Reparations, what Black America got coming…


By: Charles Blatcher, III

Chairman, National Coalition of Black Veteran Organizations

What is owed to Black America as a result of slavery is a reoccurring topic of discussion. The United Nations broached the subject recently. The cruelty of slavery is well documented in this nation’s history. The history has not disappeared in spite that some wish it would. Many would like to forget when public whippings, lynchings, rapes and the dividing of families were common. Those memories will never go away and they should not. The period of slavery was the Black Holocaust in America. Like our Jewish Brothers and Sisters say about their experiences, “We shall never forget.”

Drawing on my Native American instinct, spirits will wander until they find the peace of justice. I remember standing in a three story brownstone house built in the early 1800’s that contained a cell in the basement. The late Dr. Jerry Gore, a friend and local historian was maintaining the house as a museum of African American History in the City of Maysville, Kentucky. As we entered the cell he explained it was used to incarcerate slaves. While pointing out what appeared to be blood stains on the walls, you could feel the presents of the spirits. From there, we visited a property that had been in a white family for generations. The family’s ancestors owned slaves. Pointing to an area on the property where a structure once stood as the breeding house where female slaves were brought to be impregnated, he began to cry. He apologized saying whenever he speaks of the inhumanities of slavery he becomes emotional. He invited us to join him and his family in a prayer circle as he asked God’s forgiveness for the sins of his family. Only the most uninformed would argue that true justice has been served.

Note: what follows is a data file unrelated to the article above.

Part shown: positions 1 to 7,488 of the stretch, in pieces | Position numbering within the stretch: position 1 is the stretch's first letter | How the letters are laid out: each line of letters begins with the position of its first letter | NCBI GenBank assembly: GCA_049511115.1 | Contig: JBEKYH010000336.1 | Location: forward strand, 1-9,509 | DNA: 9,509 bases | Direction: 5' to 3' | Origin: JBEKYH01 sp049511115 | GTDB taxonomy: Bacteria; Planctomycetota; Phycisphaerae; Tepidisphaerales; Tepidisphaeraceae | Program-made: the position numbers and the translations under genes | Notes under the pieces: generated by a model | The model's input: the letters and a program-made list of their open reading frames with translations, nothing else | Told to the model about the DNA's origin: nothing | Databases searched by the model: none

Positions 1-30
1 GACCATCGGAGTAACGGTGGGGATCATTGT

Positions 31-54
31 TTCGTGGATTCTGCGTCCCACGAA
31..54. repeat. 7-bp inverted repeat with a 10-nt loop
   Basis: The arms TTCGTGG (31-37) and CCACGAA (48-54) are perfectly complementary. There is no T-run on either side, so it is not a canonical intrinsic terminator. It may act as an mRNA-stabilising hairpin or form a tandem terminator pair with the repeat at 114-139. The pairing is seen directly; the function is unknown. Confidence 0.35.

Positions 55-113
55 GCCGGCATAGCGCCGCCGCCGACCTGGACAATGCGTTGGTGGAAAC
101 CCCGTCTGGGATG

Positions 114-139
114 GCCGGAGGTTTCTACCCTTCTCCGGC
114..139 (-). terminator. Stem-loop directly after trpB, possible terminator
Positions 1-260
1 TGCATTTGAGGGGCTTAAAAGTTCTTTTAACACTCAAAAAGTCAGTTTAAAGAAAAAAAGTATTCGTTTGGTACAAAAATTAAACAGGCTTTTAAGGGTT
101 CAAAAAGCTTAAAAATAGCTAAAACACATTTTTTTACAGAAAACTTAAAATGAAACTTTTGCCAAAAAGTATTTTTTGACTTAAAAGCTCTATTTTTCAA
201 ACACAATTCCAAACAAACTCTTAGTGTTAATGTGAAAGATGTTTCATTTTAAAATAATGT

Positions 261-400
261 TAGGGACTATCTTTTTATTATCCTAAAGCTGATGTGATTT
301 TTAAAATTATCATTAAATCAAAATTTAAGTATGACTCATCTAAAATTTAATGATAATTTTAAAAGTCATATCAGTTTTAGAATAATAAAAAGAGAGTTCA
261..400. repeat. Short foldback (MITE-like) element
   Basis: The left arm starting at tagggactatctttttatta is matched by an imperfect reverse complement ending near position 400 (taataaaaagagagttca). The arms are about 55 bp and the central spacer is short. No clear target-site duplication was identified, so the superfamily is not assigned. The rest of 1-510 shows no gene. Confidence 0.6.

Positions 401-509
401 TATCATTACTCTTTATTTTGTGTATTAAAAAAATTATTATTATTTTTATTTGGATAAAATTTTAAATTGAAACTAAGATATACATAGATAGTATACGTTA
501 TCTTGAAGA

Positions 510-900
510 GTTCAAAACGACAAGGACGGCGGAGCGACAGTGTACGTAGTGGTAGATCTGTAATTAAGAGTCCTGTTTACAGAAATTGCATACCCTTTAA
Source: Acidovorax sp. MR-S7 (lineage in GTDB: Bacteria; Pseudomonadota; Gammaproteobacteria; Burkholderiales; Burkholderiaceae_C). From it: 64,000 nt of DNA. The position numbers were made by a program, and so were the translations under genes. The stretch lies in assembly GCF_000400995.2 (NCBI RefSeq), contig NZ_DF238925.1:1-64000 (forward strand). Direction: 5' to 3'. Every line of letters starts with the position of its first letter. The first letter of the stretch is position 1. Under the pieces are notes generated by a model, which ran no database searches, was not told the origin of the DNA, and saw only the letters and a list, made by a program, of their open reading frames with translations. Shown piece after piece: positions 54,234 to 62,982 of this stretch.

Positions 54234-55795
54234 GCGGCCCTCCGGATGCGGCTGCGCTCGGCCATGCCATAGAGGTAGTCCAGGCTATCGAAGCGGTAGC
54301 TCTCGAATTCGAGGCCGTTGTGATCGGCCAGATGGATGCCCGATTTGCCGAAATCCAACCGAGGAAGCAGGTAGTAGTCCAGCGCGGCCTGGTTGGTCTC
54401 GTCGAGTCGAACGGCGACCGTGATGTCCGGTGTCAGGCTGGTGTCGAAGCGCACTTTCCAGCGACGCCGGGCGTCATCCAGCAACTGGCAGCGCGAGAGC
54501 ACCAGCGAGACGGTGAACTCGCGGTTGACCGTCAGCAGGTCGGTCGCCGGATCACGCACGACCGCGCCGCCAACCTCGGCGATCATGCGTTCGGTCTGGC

A precedent was set by the US Government in 1988 regarding the payment of reparation. The government authorized payments of $20,000 each for Japanese Americans who were placed in internment camps during World War II. Let me provide some background for the point of clarity in the comparison I am about to make.

Pearl Harbor was bombed by Japan on December 7th, 1941. In May of 1942 the United States Government ordered all persons in the country of Japanese ancestry be detained. They were transported to one of the ten internment camps constructed and ran by the United States Army. One hundred and twenty thousand people were held until January 1945. In 1988 the government authorized the payment for sixty thousand people were eligible to apply. The Bill allocated 1.3 billion dollars to be paid out over five years.

Slavery in America was practiced for two hundred and fifty years. There has been talk that each Black person should receive a check paid as reparation for the inhumanity of the practice. There are approximately forty million Black Americans. At the rate of compensation given to our Japanese Brothers and Sisters it would cost an estimated trillion dollars. Well, it would be a stimulant to the economy. On the day the checks are delivered, the merchants would have a “Reparation Day Sale.” Big screen televisions, gold chains, big tires and rims, designer tennis shoes, jeans, pocket books and electronic gadgets presented as deals at inflated prices. Ninety-five percent of that money would be out of the Black Community before nightfall.

The biggest losers would be the future generations of our children. When the money is gone, we would still have inferior public schools, violence in our neighborhoods, higher unemployment, a larger number of men incarcerated and poison drinking water in Flint, Michigan etc. We would realize after the fact that we sold out our future claims for equal entitlement.

There is an outstanding debt to the Black Community. The nation’s wealth was accumulated on the backs of our ancestors. However, the payment should not be calculated in dollars and cents. The mistreatment is inexcusable and no amount of money is enough as compensation. Historically our people’s hopes and dreams were for freedom of choice, equal opportunity, liberty and Justice. We should expect and accept nothing less today in the form of reparation.

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